By: Christopher Benson
Every day during Preakness week I wake up with the type of anticipation that can only be prepare to a child on Christmas morning. In New England this is the time of the year when the weather finally becomes enjoyable. Triple Crown season is just after the dark cold wet winter and the short humid summer. This is my favorite week for racing and my favorite race of the year. Many racing fans will argue Kentucky Derby week is superior because that is the highest profile and most prestigious race in our sport. Others will tell me that Breeder’s Cup week is better because there is more action packed into two days. They will never convince me. The second morning of Preakness had me once again up early with a spring in my step. I ran to the nearest computer to compile this celebration of my favorite leg of the triple crown as fast as possible. Here are just a few reasons why the Preakness is the best event in all of sports.
The Preakness Stakes is the one race that seems to always carry with it hope. Hope that our sport will once again have a Triple Crown champion to be celebrated and dare I say, save our sport for the casual fans. The Kentucky Derby gets the ball rolling but a victory in the Preakness brings our sport back into the national headlines. Living in New England, most of the year is all about the four major team sports. Trying to talk Travers Stakes predictions in these parts is like trying to double knot a pair of velcro sneakers. This unfortunate situation changes each year for a brief period after the Kentucky Derby when people get interested in the Triple Crown and start to hold conversations about the Preakness Stakes. I think the short time off between the races is a big factor in this phenomenon. During the second leg of the Triple Crown season, the most provincial sports city on the planet starts to talk about a horse race in Baltimore.
I may be biased because this race has been more lucrative to me than any other, but I would argue that the Preakness Stakes has great drama. As an avid fan since 2005, nearly every Preakness since has been special. I’ll start with the obvious, 2012. I’ll Have Another vs. Bodemeister part II. The most exciting horse race I have ever seen; saw I’ll Have Another catch his rival down the stretch to set up a triple crown shot at the Belmont. Unfortunately the story ended tragically but at that moment there was an air of excitement I hadn’t felt in any sport, including the ending of a certain 86 year World Series drought.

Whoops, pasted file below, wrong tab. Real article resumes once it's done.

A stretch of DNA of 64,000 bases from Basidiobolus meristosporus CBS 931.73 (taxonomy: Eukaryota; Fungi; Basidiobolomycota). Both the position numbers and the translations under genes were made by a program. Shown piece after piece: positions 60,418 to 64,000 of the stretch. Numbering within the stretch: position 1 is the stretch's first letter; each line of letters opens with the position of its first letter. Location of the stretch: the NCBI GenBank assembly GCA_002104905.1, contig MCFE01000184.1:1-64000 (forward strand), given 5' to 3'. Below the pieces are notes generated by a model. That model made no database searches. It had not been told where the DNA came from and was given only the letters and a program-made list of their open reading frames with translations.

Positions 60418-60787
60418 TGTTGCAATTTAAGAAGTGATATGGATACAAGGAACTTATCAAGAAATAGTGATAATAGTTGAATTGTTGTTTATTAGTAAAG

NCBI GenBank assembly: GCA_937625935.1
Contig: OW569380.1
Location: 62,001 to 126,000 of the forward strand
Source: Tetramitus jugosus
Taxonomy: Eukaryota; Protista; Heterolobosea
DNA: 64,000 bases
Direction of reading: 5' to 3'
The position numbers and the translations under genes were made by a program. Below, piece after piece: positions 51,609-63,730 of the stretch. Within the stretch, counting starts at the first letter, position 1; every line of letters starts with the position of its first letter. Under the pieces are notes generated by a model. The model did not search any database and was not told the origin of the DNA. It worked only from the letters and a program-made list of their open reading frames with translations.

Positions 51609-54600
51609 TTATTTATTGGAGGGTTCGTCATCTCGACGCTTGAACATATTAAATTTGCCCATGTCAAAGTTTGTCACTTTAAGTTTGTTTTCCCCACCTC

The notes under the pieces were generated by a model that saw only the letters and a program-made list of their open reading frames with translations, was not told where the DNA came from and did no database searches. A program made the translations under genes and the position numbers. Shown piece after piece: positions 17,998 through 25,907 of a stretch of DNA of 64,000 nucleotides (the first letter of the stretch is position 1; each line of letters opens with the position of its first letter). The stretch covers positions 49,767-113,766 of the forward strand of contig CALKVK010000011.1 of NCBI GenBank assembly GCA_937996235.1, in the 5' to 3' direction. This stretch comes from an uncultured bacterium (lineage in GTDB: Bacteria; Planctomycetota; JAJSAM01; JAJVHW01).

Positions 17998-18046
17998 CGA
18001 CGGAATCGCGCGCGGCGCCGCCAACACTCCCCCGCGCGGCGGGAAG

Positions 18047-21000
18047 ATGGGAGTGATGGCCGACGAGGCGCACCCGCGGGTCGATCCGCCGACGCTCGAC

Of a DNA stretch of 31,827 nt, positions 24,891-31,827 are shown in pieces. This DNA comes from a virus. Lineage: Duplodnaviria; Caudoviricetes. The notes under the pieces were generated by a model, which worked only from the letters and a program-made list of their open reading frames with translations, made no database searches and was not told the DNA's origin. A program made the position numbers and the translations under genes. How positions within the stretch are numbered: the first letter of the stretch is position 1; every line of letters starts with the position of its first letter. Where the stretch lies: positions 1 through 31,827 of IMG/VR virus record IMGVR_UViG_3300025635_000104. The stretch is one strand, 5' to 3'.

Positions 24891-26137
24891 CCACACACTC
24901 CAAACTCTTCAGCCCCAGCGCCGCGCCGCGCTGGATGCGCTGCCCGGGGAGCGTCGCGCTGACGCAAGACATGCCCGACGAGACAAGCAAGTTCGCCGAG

Another great Preakness was the battle of the long shot vs. the Filly. Rachel Alexandra going wire to wire against the boys and knocking off Mine That Bird in 2009 was an amazing race to watch. It was inspiring to see a filly win a Triple Crown race, especially after what happened to Eight Belles in the Kentucky Derby the year prior. Speaking of 2008, that year the Preakness also proved to create an electric atmosphere for our sport going into the Belmont Stakes. Big Brown had his shot at history. He, like so many others before him, came up short but going into the Belmont there was hope. Speaking of hope, nearly all hope was lost in my first Preakness Stakes, 2005 when Afleet Alex nearly had a disaster but managed to steady himself and come roaring back to victory, amazing.
The 138th Preakness looks to have the makings of another special race. Orb, the heavy favorite, will most likely come out of Pimlico with his Triple Crown hopes alive. There are other storylines that will make this Preakness exciting. Doug O’Neill will try to win back to back Preakness Stakes with Goldencents, the comeback story of Oxbow’s connections, the long shots and Departing, the horse that skipped the derby to prepare for this moment. Of course we can’t overlook the handful of horses who feel that traffic or weather ruined their shot at the Kentucky Derby. I am confident that the anticipation and excitement that lingers through Saturday morning will be justified come Saturday night. A newborn will prevent me from making the trip to Pimlico, but I will be glued to the television to watch the last major race before our hometown track starts its own live racing season.